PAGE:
Retirement Plan Loans Expanded
Prior to the CARES Act, retirement plan loans were capped at the lesser of (i) $50,000; or (ii) the greater of fifty percent (50%) of the participant’s vested accrued benefit or $10,000. But effective March 27, 2020, through December 31, 2020, participants may elect to take a plan loan in an amount up to the lesser of (i) $100,000; or (ii) the greater of one hundred percent (100%) of the participant’s vested accrued benefit or $10,000. The Act also delays the loan repayment date by one year for any loans with due dates between March 27, 2020, and December 31, 2020.
If an employer maintains a qualified retirement plan with a loan option, the plan must be amended to adopt these loan expansion provisions by December 31, 2022, to maintain its qualified status.
Required Minimum Distributions Suspended
The CARES Act temporarily suspends all required minimum distributions due from qualified retirement plans and individual retirement accounts in calendar year 2020. Specifically, any required minimum distributions due from January 1, 2020, through December 31, 2020, are waived. Furthermore, the CARES Act provides that for any distributions that would have been treated as required minimum distributions in 2020 notwithstanding this provision, employers need not distribute a 402(f) notice to participants (related to rollover distributions).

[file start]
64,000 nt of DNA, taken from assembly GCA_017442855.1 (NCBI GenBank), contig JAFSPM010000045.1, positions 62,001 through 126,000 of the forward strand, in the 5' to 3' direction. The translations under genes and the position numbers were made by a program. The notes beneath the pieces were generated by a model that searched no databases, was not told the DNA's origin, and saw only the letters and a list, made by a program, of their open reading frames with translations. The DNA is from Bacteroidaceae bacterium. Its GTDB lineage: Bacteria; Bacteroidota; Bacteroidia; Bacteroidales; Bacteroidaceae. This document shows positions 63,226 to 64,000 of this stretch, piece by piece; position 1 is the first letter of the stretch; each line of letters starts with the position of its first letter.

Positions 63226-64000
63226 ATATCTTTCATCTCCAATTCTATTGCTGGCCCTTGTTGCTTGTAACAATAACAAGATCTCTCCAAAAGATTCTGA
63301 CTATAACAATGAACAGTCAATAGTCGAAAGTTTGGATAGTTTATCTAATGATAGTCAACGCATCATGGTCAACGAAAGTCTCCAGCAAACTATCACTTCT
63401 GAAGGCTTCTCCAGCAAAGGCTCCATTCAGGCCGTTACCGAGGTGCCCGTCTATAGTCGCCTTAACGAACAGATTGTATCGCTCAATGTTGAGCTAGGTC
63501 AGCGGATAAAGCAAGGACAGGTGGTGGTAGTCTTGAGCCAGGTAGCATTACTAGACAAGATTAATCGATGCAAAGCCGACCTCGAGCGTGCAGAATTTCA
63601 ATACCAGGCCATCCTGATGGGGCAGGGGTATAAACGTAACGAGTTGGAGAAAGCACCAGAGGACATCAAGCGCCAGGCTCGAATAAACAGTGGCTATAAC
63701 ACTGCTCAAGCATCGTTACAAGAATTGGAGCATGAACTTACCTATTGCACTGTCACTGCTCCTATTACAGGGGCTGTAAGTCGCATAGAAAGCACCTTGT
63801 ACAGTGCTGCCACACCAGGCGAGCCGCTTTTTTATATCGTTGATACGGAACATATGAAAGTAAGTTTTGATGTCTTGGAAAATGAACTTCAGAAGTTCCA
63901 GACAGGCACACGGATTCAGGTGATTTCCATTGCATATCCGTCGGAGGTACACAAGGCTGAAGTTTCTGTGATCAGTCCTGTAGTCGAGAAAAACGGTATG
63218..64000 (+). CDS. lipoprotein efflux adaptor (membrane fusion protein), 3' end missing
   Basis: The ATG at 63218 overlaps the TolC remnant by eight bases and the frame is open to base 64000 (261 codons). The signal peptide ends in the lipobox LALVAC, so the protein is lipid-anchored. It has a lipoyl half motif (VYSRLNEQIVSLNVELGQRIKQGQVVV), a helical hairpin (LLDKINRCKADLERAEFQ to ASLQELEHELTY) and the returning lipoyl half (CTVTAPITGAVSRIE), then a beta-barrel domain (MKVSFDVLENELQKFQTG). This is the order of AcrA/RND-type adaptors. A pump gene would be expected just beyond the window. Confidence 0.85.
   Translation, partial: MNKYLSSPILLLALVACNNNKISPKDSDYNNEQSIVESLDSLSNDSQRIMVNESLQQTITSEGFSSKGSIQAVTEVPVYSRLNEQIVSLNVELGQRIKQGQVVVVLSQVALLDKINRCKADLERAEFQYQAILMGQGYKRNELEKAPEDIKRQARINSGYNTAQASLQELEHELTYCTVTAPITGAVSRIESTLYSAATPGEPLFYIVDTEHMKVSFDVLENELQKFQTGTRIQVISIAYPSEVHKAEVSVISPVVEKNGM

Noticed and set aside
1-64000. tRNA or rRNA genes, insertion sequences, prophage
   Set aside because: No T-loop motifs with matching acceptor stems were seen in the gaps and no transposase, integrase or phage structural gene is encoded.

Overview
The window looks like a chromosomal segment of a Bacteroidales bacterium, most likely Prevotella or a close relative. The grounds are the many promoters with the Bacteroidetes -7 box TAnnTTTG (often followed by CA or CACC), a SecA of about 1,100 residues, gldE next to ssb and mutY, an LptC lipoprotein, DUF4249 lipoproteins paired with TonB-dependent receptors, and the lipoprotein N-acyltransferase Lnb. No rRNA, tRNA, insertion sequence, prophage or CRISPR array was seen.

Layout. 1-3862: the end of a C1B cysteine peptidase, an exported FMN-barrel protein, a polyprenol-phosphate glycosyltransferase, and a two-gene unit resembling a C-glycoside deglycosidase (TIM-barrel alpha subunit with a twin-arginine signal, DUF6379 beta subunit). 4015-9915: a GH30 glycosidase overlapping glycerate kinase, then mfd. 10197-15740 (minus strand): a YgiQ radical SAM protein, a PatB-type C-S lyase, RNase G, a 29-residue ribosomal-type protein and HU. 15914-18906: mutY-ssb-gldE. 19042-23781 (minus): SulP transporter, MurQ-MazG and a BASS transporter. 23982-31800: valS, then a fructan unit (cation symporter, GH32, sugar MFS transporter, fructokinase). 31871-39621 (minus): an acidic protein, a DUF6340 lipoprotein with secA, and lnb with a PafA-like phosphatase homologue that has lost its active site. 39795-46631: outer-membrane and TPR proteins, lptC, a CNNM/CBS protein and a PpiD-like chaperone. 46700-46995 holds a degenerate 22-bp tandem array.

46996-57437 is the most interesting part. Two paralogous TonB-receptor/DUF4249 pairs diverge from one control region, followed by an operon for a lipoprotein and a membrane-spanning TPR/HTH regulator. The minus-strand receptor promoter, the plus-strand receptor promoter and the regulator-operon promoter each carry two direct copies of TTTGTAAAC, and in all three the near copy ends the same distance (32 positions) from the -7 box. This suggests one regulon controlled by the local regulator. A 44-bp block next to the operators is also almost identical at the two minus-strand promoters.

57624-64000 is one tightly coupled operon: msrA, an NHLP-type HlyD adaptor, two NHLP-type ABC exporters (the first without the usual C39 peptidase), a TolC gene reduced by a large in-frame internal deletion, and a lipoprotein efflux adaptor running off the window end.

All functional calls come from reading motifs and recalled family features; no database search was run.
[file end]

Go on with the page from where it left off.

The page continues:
Plan documents should be amended to adopt this suspension of required minimum distributions by December 31, 2022. Governmental plans need not adopt an amendment to account for this suspension until December 31, 2024.
Coverage of COVID-19 Testing
The CARES Act requires group health plans to cover, without any cost-sharing obligation to the employee, diagnostic testing and preventive services for COVID-19. These provisions are in line with the IRS’s guidance published on March 11 (available here).
Additionally, the CARES Act amends the Health Savings Account (HSA) rules to provide that a high deductible health plan with an HSA can cover telehealth services and other remote care services before an individual is required to reach his or her deductible.
Student Loan Payments Permitted
For employers with qualified educational assistance programs under Internal Revenue Code Section 127, the CARES Act provides a much sought-after change to permit employers to pay employees up to $5,250 per year on a tax-free basis for student loan debt expenses. Importantly, this change only applies for payments made between March 27, 2020, and December 31, 2020, but many hope this provision will be permanently adopted.
Employers with qualified educational assistance programs must amend their plans to permit these tax-free student loan payments. Employers who do not currently maintain a qualified educational assistance program may adopt such a program, but to be qualified, the program must be maintained under a written plan document and otherwise compliant with Code Section 127. We recommend consulting with your employee benefits counsel before adopting a qualified educational assistance program to ensure compliance with the Code.